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The Art of Graphic Design at Chicago Design Museum

Wednesday, June 18, 2014 Rob Samuelson

The Chicago Design Museum opened its summer exhibition, "Starts/Speculations," with a party at Block Thirty Seven on State Street in downtown Chicago last Friday. Halfstacker Rob Samuelson attended and chatted with ChiDM executive director Tanner Woodford for a discussion about the art of design.

David Ettinger Photography

"Wow!  The bartenders here have vests," I think to myself.  They give me a fancy, not-Coors-Light beer, a Threadless IPA from party sponsors Finch's Beer Co.  Projectors on the walls display sayings like "Unite-Inform-Inspire" and "Let's do something impossible."  I see the Chicago, Illinois State, and U.S. flags waving from the Marshall Field building across State Street as the twilight filters through the huge windows.  The fading sunlight looks neat bouncing off the person-sized white orbs that hang from the ceiling.  DJ Jennie Hayes plays reggae songs while a diverse, well dressed crowd of 400 or more surrounds me.  Everyone is relaxed and engaged, talking politely, sipping drinks, and taking funny-faced pictures at the event's postmodern photo booth.

These Chicagoans are here to celebrate their city.  Its art, architecture, and pizza have been discussed the world over, but its place in the history of graphic design has not always received the same treatment.  Chicago Design Museum executive director Tanner Woodford says the exhibition opens his eyes to the work done by graphic designers around the city.

“We have a very strong community,” he says. “We live in a very culturally rich city and I get really excited about adding to that conversation and forming a platform that allows independent Chicagoans to facilitate conversations about design.”

David Ettinger Photography

Woodford says he wants to highlight the work of that community.

“[The exhibition is] focused on graphic design in Chicago over the last 100 years and over the next 100 years, and there are several, I would say unique achievements that have come out of our city.”

One way the exhibit bridges to the past is a projector showing newsreel footage of Chicago's 1933 World's Fair, including film of children laughing at mechanical dinosaurs.  That World's Fair theme, "The Century of Progress," may have rang a bit hollow at the height of the Depression, but Woodford says it came true in myriad ways in Chicago design.  For example, the world famous recycling logo was originally commissioned by the Container Company of America, a Chicago-based corporation, in the 1970s as part of a “call to students to design a mark or logo that accomplishes a series of goals,” namely the reuse, reduce, recycle mantra we all know today.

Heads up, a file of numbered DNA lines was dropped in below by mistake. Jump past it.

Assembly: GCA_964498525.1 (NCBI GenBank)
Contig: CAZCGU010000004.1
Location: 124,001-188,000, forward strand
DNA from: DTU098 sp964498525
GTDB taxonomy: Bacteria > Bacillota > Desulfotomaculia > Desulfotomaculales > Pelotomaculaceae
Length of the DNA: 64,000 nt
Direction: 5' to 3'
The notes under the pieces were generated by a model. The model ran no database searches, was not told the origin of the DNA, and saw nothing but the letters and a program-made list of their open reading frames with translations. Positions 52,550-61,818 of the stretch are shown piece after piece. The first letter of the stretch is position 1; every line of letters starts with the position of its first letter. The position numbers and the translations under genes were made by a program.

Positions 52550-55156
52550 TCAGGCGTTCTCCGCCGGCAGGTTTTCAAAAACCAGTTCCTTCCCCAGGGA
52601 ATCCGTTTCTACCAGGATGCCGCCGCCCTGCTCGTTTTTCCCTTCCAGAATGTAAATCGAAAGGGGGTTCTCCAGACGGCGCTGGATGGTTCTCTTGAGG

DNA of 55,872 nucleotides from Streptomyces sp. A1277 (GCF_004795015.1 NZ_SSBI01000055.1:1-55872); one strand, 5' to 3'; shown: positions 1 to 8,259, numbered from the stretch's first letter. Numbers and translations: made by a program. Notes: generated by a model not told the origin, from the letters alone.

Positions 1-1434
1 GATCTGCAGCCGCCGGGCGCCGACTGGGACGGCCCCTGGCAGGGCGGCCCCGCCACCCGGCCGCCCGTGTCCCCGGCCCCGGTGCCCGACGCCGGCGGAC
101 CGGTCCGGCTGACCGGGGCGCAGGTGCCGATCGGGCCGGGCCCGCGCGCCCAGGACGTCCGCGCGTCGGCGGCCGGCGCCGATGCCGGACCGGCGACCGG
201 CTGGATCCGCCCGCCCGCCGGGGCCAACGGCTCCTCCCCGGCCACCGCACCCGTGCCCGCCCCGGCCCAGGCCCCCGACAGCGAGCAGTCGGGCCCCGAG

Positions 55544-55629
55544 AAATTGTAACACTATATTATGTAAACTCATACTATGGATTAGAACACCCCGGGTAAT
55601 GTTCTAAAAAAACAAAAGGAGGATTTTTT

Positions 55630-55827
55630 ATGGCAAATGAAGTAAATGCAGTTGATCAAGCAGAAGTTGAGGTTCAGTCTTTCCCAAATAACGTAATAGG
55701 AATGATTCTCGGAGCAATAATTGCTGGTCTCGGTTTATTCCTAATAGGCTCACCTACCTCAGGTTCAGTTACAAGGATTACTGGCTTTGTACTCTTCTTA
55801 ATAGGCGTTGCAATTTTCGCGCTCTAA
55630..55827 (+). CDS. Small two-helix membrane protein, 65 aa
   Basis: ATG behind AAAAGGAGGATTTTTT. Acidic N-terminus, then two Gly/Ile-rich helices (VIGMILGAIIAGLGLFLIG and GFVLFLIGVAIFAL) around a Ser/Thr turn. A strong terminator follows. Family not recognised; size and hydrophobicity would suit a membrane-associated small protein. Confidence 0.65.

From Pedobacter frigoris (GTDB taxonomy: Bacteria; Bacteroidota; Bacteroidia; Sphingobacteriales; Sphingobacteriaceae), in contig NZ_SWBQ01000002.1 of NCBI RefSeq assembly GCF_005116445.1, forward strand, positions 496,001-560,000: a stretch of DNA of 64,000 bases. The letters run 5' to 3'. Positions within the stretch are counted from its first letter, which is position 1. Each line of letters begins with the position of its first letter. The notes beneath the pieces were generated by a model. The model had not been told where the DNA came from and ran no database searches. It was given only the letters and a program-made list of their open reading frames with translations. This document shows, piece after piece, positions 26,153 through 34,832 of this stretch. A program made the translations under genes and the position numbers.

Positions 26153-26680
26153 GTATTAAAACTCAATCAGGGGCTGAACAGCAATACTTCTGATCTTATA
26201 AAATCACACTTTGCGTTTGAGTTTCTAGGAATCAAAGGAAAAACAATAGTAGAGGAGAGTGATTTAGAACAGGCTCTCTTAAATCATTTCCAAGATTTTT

“We're showing a poster they produced to send to students to accomplish those goals. The reward for winning the contest at the time was $2,100 in tuition. It's really kind of an interesting moment of a unique story from Chicago that impacted the entire world,” he says.

But Chicago has provided more to the discipline than that one major accomplishment.

“Our design legacy clearly is always evolving and it's really hard to point to work being done today and say, 'This work is timeless and is going to further our design legacy,' but I think that we have certain people in the city, working and thinking and collaborating at the moment to create really beautiful and long-lasting legacies.”

David Ettinger Photography

Woodford says that legacy is informed by the city's workmanlike nature.

“I think Chicago has a sort of DIY culture. We're the city of broad shoulders. We're used to rolling up our sleeves and making things happen, and certainly the Chicago design community strives to be an institution that does that. We learn by doing. We try to involve the right people and empower them to make really good decisions. Chicago is unique in that way. I think you do have a lot of people that are constantly innovating.”

Reflecting that spirit is the design of the exhibit itself.  There is a plethora of open space, gray concrete floors, sparse black tablecloths, and exposed ductwork.  It's a simple gathering space for people interested in ideas and the actual pieces on display.

One key piece ChiDm shows as inspiration to current and future graphic designers is a letter written by Daniel Burnham, architect for the 1893 Chicago World's Fair, and Edward Bennett, known for his 1909 urban plan for Chicago, describing the essential elements of design. Woodford says that, despite the exhibit's focus on graphic design, the work of those in other disciplines like Burnham and Bennett is important to the discipline.

“Architecture and urban planning was recognizing the classic design, and it played a role in how they talked about something as massive as the plans for the city of Chicago, and I think that's still true today going both ways,” he says. “I think certainly graphic designers need fashion designers or architecture designers and vice versa. The tighter the community, the more we collaborate.”

But the collaboration features an element of give and take. There is a discussion between the artistic and the utilitarian that Woodford says the exhibit looks to display.

“I always reference Donald Judd. He had a quote that design had to work and art does not. I think that it's an interesting overlap. You could say there's utility to art as well. It's just a different utility. I think design is for clients and because of that there's a certain utility that is created.”

Halfstack readers can see how Chicago graphic designers have navigated those art-utility waters through September 30 at Block Thirty Seven.

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